Inside the Los Angeles retreat this female powerhouse calls home.
Welcome to our series, "At Home with...," where we sit down with our favorite design tastemakers to learn about the inspiration behind key spaces in their home.
After moving on from running the online fashion retailer Nasty Gal in 2016, Sophia Amoruso found a new calling—to leverage her experience as an entrepreneur to inspire women to define success on their own terms. Amoruso's digital media firm, , which is also the name of her best-selling career book and popular hashtag, does just that by empowering women with editorial and live experiences across the country.
Despite her busy schedule, the founder and CEO of Girlboss found time to craft a beautiful home in Los Angeles that's full of everything she loves: warm hues balanced with strategic pops of color, natural elements, and vintage accents. "When I bought the house, it had concrete, bright white walls like an art gallery," Amoruso says. "I wanted to incorporate as many natural elements into the space as possible. It was also important for the furniture to not only be beautiful, but also comfortable. The feel of a room is as, or more important, than how it looks."
Here, in her own words, Amoruso shares highlights of her Los Angeles retreat, which was designed by and award-winning architect .
I wanted the kitchen to feel lived-in, but not too messy, since we have an eat-in dining area. That’s why I chose to hide the refrigerator and most of the appliances. I went to the stone yard to choose the marble for the kitchen island. The floors are imported limestone. It stays cool, and warms up the home from its previous concrete floors.
Since I hid many of the appliances, I went with open-shelving to add to the aesthetic of the space. The openness of the kitchen, and the flow into the dining room, lends itself to the entertaining aspect of my lifestyle and makes it a comfortable place for gathering.
The dining room is where families gather, and I've built my own family, including my friends and significant other. I like to entertain, so this room is very special to me. I can cook nearby and still stay close to my guests.
The floor-to-ceiling doors are so lovely to keep open and feel the breeze from across the canyon. My dining table, which is made of slate, is from Egg Collective. I work at it quite a lot. The dining chairs are vintage William Katavolos T-Chairs for Laverne, and the chandelier is Blackman Cruz. What you don’t see in the photo is my desk chair that’s usually rolled to the end of the table.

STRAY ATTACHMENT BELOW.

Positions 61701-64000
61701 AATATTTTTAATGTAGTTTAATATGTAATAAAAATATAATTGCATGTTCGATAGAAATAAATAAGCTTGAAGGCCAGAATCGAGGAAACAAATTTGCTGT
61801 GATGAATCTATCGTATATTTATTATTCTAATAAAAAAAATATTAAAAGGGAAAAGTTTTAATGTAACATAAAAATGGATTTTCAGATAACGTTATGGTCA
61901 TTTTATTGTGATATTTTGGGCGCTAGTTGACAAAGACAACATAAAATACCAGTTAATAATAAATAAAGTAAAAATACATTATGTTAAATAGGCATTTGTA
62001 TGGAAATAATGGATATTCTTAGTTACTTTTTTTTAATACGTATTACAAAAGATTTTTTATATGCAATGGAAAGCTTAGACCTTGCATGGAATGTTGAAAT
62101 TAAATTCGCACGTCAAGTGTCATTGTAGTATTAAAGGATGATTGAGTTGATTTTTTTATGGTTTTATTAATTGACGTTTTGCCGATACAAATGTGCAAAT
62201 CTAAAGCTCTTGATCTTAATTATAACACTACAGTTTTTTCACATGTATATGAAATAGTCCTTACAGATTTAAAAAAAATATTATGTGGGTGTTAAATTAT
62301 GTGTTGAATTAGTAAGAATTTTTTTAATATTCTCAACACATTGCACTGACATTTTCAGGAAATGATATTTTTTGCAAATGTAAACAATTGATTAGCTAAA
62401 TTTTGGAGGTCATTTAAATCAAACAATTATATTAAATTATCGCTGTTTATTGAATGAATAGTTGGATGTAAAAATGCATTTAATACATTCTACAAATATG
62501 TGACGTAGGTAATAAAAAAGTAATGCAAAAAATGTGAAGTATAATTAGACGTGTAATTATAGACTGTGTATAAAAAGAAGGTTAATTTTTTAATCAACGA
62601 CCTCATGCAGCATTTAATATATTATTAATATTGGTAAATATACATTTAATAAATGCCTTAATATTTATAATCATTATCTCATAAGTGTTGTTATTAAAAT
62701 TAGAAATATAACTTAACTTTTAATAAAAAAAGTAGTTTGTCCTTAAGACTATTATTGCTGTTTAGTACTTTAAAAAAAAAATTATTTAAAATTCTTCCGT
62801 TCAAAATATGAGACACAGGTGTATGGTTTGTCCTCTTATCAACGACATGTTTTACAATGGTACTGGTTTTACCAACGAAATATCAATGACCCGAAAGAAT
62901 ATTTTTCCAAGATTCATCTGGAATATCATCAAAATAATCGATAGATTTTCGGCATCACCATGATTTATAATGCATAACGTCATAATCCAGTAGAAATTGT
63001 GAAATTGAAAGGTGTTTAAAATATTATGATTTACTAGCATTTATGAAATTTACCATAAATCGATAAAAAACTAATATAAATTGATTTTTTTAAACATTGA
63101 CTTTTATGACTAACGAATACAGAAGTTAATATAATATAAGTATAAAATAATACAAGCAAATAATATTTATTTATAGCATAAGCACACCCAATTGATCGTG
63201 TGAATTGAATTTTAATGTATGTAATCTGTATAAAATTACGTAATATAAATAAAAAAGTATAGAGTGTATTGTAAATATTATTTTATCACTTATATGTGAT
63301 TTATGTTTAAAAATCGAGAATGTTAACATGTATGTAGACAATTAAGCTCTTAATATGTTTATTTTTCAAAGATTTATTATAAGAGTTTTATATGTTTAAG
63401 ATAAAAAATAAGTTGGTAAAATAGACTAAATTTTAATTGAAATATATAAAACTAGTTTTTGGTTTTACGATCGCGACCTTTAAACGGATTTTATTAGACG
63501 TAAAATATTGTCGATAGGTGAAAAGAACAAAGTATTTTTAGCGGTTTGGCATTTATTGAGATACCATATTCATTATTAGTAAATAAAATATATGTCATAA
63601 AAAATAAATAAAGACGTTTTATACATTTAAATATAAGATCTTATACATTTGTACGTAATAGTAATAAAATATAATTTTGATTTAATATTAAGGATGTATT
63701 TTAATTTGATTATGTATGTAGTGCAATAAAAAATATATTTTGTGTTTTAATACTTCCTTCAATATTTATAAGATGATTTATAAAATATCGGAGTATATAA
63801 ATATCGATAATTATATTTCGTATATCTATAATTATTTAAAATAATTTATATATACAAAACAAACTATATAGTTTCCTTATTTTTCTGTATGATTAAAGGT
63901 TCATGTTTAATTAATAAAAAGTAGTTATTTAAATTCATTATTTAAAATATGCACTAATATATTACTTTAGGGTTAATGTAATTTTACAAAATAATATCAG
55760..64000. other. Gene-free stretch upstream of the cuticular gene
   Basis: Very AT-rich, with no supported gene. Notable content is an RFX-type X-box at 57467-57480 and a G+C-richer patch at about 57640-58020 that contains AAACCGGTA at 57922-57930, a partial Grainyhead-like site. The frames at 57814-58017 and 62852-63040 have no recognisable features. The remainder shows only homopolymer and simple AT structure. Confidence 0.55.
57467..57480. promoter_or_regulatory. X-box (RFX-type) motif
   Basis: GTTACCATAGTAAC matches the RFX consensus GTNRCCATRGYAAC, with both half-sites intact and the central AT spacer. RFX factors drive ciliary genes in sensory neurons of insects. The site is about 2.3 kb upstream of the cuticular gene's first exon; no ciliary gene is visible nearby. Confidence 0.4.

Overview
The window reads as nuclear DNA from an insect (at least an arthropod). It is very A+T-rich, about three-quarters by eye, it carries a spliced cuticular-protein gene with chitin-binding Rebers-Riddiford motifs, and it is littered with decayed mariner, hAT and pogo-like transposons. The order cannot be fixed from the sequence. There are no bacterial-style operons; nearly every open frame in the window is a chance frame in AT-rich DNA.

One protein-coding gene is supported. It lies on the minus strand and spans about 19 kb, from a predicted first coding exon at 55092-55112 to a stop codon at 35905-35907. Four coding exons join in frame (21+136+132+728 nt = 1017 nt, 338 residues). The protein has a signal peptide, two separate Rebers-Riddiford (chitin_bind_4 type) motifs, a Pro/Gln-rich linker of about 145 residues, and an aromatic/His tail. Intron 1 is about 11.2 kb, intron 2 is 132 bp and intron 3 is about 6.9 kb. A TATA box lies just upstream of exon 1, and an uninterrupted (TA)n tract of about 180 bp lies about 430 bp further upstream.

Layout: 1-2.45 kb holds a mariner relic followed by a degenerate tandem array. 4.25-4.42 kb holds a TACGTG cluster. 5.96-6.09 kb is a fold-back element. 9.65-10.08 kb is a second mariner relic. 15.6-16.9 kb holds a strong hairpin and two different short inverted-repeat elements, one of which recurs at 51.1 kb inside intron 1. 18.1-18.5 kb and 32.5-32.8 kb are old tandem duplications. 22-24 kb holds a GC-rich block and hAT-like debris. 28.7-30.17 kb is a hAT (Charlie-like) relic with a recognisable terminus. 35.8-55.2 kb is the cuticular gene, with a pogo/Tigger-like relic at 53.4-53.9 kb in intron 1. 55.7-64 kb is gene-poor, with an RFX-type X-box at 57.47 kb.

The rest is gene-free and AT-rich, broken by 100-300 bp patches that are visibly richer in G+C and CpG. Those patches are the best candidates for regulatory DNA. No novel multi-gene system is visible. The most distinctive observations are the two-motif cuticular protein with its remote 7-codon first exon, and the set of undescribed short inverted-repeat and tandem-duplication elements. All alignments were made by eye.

My bedroom is inspired by a pair of 1970s color-blocked suede shorts I love. The room is sensual, elevated, and floats on air with the view we have. I wanted it to be warm with rich colors and textures. I have had so many boxy, wobbly bed frames, but this one is custom-made silk velvet. This thing is solid. The sheets and blanket are Frette, the Blackman Cruz black lacquer nightstands anchor each side, and the drapes are handmade silk.
My closet used to be a bedroom, but since clothes paid for the house, I figured it was only logical. The light wood and open areas feel a lot like the Melrose Place Isabel Marant store, which I always love going into, and the tinted jewel-tone mirrors feel so '70s Biba. I wanted a jewelbox to hold my most prized and nostalgic pieces—mostly vintage items. My favorite piece in the room is a 1930s Italian vanity that is likely the most expensive item in the house. I sit here and pretend I’m a lady from another era and brush my hair 100 times before bed. Just kidding—I wish!
I found inspiration in a bathroom designed by Joseph Dirand, one of my favorite architects. Negative space, airy openness, and beauty were my number one priorities when designing the room. Then, I considered function. In retrospect, I wish there were two sinks and that the loo had a door.
I purchased the Gabriel Scott light fixture from in Los Angeles. I found this gorgeous Patricia Urquiola-designed matte bathtub, and threw some travertine on the walls. It’s one of my favorite places in the house.